Those of us involved in the boycott campaign for the federal elections spent part of our time dealing with this nascent parliamentarian ideology (as this older grumpity post should demonstrate), so I won't bother spending much time rehashing old territory.  And since the boycott campaign, because it was meant to unify an organizational moment in different provinces, was devoted to the federal elections, there doesn't seem to be much point in reigniting the flame wars.  This is not to say that I am endorsing voting for the NDP or any such nonsense in the provincial arena, just that I'm not spending my political activist time in a provincial boycott campaign.

(Oddly enough, because the movementist way of thinking programs us to think that every group should be a single issue or single concept group––that this group does that pet issue, and that group does that pet issue––there were people in the Toronto left who thought that some of us were involved with a group that only did elections boycotts.)

The Revolutionary Student Movement of Toronto argued, in a recent post, that "the NDP, a prime example of a party that is left in word and right in form, is dangerous because it works hard to deceive the masses by projecting a so-called working class agenda.  It says it will raise people's standard of living, but it shamefacedly represses people's knowledge of the sources of the wealth that fills its coffers. Like the Conservatives and the Liberals… [its] ultimate interest is the maintenance and growth of the capitalist system."  Unfortunately, after Layton's hagiographical death, we'll probably have well-intentioned people at the provincial level placing all their hopes on the NDP because people in the self-proclaimed "left" have worked very hard to argue that Layton was a socialist and that is party possessed a "working class agenda."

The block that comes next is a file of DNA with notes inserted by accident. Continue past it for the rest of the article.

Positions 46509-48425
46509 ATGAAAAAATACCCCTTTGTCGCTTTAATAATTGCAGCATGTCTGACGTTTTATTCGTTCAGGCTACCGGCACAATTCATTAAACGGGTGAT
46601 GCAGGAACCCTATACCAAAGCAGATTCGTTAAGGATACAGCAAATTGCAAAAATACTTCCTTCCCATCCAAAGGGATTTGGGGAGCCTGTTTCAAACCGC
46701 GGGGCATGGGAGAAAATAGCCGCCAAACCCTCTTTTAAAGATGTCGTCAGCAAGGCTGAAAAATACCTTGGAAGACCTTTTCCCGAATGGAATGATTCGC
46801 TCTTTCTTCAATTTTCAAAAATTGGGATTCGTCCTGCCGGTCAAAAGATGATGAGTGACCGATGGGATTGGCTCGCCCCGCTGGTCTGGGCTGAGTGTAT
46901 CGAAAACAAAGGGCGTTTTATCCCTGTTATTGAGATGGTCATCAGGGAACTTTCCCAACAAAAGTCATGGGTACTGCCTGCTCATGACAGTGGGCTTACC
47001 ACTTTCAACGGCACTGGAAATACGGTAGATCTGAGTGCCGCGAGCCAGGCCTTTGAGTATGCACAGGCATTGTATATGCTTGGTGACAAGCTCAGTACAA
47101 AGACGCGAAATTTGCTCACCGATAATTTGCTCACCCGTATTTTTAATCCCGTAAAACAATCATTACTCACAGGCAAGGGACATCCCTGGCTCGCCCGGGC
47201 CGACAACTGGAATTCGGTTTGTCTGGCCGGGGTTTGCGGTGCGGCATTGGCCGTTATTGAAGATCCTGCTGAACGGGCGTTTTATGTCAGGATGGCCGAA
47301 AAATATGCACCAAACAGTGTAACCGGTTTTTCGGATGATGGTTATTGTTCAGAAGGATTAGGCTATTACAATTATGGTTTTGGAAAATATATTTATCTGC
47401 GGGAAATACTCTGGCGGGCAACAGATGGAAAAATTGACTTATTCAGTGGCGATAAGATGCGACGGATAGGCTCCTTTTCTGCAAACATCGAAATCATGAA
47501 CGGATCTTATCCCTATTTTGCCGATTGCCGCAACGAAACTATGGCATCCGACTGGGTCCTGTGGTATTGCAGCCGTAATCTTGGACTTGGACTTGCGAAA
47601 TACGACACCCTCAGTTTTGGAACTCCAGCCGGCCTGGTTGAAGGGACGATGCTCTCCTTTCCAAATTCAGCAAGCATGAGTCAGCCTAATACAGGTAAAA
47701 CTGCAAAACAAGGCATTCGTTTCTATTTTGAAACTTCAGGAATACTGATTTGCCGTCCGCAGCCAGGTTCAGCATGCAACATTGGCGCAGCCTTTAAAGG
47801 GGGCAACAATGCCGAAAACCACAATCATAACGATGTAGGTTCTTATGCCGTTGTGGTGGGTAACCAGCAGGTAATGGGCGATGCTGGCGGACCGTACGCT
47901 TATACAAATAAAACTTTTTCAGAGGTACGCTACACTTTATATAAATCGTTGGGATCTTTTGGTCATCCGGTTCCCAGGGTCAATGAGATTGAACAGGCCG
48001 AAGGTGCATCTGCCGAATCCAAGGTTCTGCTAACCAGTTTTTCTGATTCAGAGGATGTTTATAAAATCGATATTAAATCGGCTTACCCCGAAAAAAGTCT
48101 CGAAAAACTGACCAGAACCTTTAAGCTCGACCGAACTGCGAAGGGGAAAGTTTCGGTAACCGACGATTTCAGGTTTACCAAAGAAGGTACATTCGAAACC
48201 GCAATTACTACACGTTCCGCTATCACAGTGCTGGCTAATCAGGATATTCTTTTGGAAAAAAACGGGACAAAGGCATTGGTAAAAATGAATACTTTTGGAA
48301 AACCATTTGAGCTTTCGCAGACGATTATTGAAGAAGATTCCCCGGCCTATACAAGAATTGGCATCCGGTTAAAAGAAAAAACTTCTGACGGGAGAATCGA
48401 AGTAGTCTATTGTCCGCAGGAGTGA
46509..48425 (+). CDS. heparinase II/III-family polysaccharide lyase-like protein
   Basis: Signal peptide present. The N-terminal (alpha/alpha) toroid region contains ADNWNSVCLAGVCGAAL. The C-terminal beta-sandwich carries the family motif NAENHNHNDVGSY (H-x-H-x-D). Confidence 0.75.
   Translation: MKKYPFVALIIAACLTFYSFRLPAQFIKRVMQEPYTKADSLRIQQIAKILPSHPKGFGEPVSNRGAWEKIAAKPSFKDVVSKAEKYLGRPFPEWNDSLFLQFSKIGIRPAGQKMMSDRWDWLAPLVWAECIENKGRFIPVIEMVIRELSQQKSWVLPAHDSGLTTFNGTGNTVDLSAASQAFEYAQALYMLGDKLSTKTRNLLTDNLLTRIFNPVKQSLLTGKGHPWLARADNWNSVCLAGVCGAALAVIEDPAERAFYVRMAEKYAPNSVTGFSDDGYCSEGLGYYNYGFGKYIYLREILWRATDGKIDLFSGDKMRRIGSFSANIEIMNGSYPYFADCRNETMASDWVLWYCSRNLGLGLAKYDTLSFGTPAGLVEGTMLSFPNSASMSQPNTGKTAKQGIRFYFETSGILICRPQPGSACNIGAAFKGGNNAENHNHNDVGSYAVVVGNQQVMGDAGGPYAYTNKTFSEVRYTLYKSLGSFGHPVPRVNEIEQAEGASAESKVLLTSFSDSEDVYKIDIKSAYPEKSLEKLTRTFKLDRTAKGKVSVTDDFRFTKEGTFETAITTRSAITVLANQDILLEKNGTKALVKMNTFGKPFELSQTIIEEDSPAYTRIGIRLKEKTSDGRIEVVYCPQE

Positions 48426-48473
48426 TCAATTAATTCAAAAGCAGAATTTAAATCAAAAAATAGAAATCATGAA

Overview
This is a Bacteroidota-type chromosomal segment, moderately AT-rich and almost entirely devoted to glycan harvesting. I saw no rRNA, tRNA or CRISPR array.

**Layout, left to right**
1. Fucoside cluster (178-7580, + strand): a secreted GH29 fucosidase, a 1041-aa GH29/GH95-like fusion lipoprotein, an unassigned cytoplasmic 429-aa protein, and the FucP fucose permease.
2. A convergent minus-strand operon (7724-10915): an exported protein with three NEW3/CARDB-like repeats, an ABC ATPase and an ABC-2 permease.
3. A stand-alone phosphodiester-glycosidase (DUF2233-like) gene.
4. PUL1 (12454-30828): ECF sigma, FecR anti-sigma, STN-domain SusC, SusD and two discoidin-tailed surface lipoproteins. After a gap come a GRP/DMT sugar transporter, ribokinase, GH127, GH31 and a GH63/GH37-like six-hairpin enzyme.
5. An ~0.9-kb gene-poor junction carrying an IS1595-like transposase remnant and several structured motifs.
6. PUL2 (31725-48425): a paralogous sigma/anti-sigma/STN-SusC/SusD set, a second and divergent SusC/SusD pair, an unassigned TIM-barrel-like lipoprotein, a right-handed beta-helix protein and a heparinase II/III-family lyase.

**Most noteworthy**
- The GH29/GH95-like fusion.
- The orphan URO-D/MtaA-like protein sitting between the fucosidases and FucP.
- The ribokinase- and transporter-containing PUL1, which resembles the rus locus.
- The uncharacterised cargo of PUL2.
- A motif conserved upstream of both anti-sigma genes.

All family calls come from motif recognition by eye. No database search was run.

And yet in Toronto we had an NDP hack as a mayor before the conservative cut-fanatic Rob Ford.  And though that mayor didn't cut obviously essential services, he poured more money into the police (strangely enough, Ford is cutting police funding as well because, hell, he's a millionaire who wants to cut everything), actively prevented affordable housing, and supported the suppression of proletarian and reserve proletarian dissent.  And, as aforementioned, our last provincial NDP government was also anti-worker: it broke strikes and engaged in political repression with the same avid glee as the Liberal McGuinty government.  But I doubt that today's potential NDP government, in this austere climate, will be even as left as the Rae regime––and again, seeing as how Rae admits he's a liberal, that's saying something.  Anyone who imagines, however, that a bourgeois parliamentarian party, no matter how "left" it pretends to be, will be more left now than it was in the days of Bob Rae is ignoring the climate of austerity that is causing every member of the bourgeois family to move to the right.  It's time to protect the profits and power of the tiny ruling minority; Keynesianism (which was never socialist no matter how many US left liberals and their moronic rightwing opposites would like to pretend otherwise) was the bandaid solution of another crisis and the ruling class doesn't need it anymore.  Even the NDP doesn't need it anymore, though they'll probably work hard to plug a few holes in the sinking welfare capitalist ship.